Friday, December 9, 2016

The Botanical Garden: An Urban Oasis of Natural Beauty

Montreal Memories & Nostalgia

The Chinese Garden: This is one of the many thematic gardens available to the public to visit. The site writes in “Elements of the Chinese Garden”: “The 2.5 hectares of the Chinese Garden contain more than 200 varieties of perennials, 50 of aquatic plants, 15 varieties of bamboo, 4 of annuals, 160 of shrubs and approximately 100 varieties of trees. In a Chinese garden, look neither for the lawns of the English garden nor the precise lines of the French garden. Chinese gardens favor plants and trees that tradition and history have imbued with symbolism. Designers prefer more natural-looking perennial flowers over annuals.”
Photo Credit & Source: espacepourlavie

The Montreal Botanical Garden (Jardin botanique de Montréal) is large, expansive and impressive, containing, the site says, “22,000 plant species and cultivars, 10 exhibition greenhouses, Frédéric Back Tree Pavilion, and more than 20 thematic gardens spread out over 75 hectares,” adding “ it’s also a perfect place to enjoy fresh air and natural beauty.”

The garden was founded in 1931 during the Great Depression. Two names are prominent in the Garden’s history: Brother Marie-Victorin (born in 1885, in Kingsey Falls, Quebec, as Joseph-Louis-Conrad Kirouac) and Henry Teuscher (born in 1891 in Berlin, Germany), whose persistence and vision brought it into fruition, making it one of the great public gardens in the world. Its size and the diversity of its plants are indeed remarkable and inspirational. You could spend days roaming around the large urban garden.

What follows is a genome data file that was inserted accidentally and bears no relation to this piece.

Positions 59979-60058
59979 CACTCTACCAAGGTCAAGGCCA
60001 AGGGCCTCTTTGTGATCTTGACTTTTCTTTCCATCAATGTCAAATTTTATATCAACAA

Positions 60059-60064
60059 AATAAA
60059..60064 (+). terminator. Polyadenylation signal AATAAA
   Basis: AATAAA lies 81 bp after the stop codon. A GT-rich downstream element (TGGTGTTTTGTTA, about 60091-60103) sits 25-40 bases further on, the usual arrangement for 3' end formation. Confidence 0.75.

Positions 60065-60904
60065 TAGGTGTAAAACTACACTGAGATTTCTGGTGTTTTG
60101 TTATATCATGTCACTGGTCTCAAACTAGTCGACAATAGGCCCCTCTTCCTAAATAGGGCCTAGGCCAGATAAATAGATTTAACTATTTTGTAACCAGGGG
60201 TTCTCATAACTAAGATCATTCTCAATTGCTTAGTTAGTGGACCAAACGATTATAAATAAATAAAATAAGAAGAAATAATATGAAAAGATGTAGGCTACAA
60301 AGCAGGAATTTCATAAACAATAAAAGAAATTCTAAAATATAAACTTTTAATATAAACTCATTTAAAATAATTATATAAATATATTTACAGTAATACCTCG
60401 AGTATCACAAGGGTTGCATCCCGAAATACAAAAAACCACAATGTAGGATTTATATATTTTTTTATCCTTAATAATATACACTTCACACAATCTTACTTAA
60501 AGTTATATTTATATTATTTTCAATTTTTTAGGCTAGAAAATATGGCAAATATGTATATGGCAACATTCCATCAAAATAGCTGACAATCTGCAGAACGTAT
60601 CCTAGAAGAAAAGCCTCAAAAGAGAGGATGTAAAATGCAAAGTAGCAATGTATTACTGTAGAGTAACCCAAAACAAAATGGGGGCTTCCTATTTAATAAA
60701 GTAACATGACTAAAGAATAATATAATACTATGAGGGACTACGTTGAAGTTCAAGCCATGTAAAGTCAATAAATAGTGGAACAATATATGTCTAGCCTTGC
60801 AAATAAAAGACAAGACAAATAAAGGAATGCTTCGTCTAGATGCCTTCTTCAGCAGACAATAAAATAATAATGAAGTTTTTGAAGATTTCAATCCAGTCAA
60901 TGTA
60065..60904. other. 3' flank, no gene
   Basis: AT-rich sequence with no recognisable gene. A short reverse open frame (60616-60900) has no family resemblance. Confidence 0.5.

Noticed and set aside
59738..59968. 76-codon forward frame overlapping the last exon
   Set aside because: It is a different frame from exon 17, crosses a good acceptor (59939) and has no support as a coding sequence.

I have visited this place numerous times, and each time was enjoyable. My first memory of coming to this place is during the 1960s with my family as a young boy of no more than 10. It took us more than a hour to get here, to the corner of rue Sherbrooke E. and boul. Pie-IX, by bus from our home in the Mile End neighbourhood, situated on avenue du Parc not far from avenue du Mont-Royal, where another prominent green space existed. A place where I spent many happy moments during childhood and afterward. I credit Montreal with having many tree-lined streets and large planters everywhere. It makes for a more pleasant environment.

Leslie Hancock/Ericaceae Garden: One of the many gardens that are found on the grounds of the main Garden. This particular garden contains a multicoloured array of azaleas, rhododendrons, and wintergreen tea plants. 
Photo Credit & Source: espacepourlavie

For some, Nature requires destroying and dominating; while for others, Nature needs be cultivated and preserved. The differences are seen in the language each group uses to describe the future. One thinks that man-made and artificial products are equal to (or better than) what can be found in Nature, while the other appreciates the beauty and life-affirming value of what was there before us. Truly, I shudder to think of a world devoid of any flowers, shrubs, trees and of natural beauty.

There are hints of this in all major cities—some stronger than others; such places are lifeless and soulless valleys of grey concrete, of steel and glass structures, both inside and outside. Modernity at its worst; the buildings are designed with efficiency in mind, but disregard the need of humans. (Yet, people are forced to work in such places to “earn a paycheque.”) No doubt, working in such structures can only make one sick, where Man is alienated from his natural surroundings.

Small wonder, then, that some have natural green plants on their desk, if only to alleviate the symptoms of working in an artificial place and remind us of what is naturally beautiful.

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